Published on June 14th, 2021 | by Subhash Nair0
How Many M’sians Have Been Bankrupted By Their Cars?
How many Malaysians have been made bankrupt by the hidden costs associated with their cars?
In the first 8 months of 2019 itself, over 300,000 Malaysians were declared bankrupt. This was before the pandemic even hit, so we can expect that number to be much worse as moratoriums start to expire. Let’s face it, one of the largest financial commitments Malaysians make are car loans.
In most cases, cars are the most expensive things one can own (unless we’re comparing a Birkin bag to a Perodua Axia). However, they’re almost essential to urban life in Malaysia, and the local enthusiast scene is alive and thriving. So, today we’re exploring the topic of bankruptcy stemming from car ownership.
Bankruptcy in Malaysia happens when one collectively owes creditors RM30,000 or more. This is an amount that can easily accrue with a car loan. As most of you are aware, interest for hire purchase loans are calculated per annum. Once declared bankrupt, the banks have 6 months to recover your car from you. If you’ve already paid off 70% of your car loan, it’s a little more difficult for them to repossess the car, but they still can. Further reading here.
So, why do so many Malaysians go bankrupt due to their cars?
Sometimes, the obvious answer is not always true. Yes, many times business is bad, people are laid off and unable to make payments. Sometimes, people don’t account for certain “unspoken costs” of car ownership. They think they can afford to pay RM600 a month, but don’t account for the fact that the car also requires tyres that cost RM400 per piece, fuel costs of RM500 a month and general wear and tear items that silently rack up bills in the background. This is something a lot of car owners won’t realise until they collect all their receipts together in a bundle and add everything together. It may not be enough to push one towards bankruptcy, but it’s certainly one factor that throws financial plans off.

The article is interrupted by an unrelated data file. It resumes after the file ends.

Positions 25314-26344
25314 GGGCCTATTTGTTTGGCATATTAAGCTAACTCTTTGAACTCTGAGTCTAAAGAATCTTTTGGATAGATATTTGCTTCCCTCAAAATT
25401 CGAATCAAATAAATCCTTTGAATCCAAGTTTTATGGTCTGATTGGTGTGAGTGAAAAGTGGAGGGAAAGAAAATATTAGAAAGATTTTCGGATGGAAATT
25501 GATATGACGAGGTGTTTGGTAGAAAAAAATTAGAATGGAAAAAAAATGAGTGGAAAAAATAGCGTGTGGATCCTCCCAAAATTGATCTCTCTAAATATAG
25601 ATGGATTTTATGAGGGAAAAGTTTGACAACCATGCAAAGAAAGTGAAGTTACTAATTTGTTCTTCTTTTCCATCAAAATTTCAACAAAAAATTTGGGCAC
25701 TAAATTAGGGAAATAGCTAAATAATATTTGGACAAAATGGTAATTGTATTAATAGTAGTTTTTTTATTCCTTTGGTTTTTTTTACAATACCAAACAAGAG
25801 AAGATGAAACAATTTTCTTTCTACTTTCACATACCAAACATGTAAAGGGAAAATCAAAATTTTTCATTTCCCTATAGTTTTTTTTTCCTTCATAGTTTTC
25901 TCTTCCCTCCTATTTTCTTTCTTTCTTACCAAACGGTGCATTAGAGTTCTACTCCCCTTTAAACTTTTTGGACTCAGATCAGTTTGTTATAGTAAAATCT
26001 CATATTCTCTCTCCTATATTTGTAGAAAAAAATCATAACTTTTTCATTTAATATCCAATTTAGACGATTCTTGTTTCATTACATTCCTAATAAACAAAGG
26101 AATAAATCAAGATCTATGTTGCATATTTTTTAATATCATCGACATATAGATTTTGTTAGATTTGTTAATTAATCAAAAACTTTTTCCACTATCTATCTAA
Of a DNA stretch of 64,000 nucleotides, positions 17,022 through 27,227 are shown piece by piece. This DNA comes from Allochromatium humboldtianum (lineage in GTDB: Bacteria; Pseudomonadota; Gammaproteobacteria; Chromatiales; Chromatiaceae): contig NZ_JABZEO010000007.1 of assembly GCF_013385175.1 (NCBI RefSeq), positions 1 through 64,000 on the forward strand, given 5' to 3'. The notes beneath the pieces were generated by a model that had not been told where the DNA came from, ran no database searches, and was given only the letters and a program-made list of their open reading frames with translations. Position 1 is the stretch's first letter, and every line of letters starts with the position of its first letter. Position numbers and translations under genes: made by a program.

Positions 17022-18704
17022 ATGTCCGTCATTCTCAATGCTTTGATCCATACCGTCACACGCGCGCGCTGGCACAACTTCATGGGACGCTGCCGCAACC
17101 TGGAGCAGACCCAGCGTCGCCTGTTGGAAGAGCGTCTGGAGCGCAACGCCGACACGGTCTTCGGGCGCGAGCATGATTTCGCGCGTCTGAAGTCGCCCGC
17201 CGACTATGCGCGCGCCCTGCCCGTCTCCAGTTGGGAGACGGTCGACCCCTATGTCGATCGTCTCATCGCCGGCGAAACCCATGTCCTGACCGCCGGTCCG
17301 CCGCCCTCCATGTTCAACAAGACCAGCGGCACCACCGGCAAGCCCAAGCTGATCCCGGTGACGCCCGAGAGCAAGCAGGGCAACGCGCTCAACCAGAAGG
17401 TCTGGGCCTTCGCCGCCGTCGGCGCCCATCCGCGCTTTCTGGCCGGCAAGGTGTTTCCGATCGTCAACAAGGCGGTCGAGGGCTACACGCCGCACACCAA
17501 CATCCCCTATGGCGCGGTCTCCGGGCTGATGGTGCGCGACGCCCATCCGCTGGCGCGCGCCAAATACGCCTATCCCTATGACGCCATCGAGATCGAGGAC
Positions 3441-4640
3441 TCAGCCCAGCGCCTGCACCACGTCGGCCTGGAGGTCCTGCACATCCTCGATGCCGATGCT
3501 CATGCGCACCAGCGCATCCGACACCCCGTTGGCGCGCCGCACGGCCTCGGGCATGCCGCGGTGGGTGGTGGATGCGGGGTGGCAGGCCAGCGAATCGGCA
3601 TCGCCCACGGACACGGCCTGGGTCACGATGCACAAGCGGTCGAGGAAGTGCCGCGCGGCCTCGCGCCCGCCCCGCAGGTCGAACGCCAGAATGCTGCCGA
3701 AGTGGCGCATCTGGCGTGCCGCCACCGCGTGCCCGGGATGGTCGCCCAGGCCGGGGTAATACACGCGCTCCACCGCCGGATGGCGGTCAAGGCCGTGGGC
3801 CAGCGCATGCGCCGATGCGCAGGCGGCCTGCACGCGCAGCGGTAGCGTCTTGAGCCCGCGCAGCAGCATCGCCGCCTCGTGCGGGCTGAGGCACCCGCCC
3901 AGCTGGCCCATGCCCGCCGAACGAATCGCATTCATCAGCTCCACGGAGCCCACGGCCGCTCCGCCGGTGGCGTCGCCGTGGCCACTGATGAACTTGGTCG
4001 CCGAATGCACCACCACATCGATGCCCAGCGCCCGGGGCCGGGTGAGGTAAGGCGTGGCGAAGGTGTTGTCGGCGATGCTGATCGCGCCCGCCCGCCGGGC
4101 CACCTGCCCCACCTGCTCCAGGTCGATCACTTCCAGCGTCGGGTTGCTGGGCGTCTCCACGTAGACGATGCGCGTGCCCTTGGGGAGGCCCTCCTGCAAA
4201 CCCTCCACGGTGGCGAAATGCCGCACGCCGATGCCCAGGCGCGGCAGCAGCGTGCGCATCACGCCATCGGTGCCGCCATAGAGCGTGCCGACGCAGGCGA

The more serious concern is when the cars themselves have unusually high running costs. Say you anticipate being able to afford a used 6-year old BMW because it costs the same as a brand new Toyota Vios. One day you’re driving along and you get into a minor fender bender that breaks a headlamp. Just to replace one of those BMW LED/Laser headlamps is going to cost you thousands of Ringgit. Now you have to choose between making this month’s car installment and repairing an essential piece of safety equipment in your vehicle.
Other times, a car can have part pricing issues. Take the Audi A6 hybid or the Mercedes-Benz E300 Bluetec Hybrid, for instance. The Mercedes was brought into Malaysia and sold like hot cakes in 2015 because it was priced like an mid-level E-Class, but had the equipment and performance figures of a full-spec E-Class.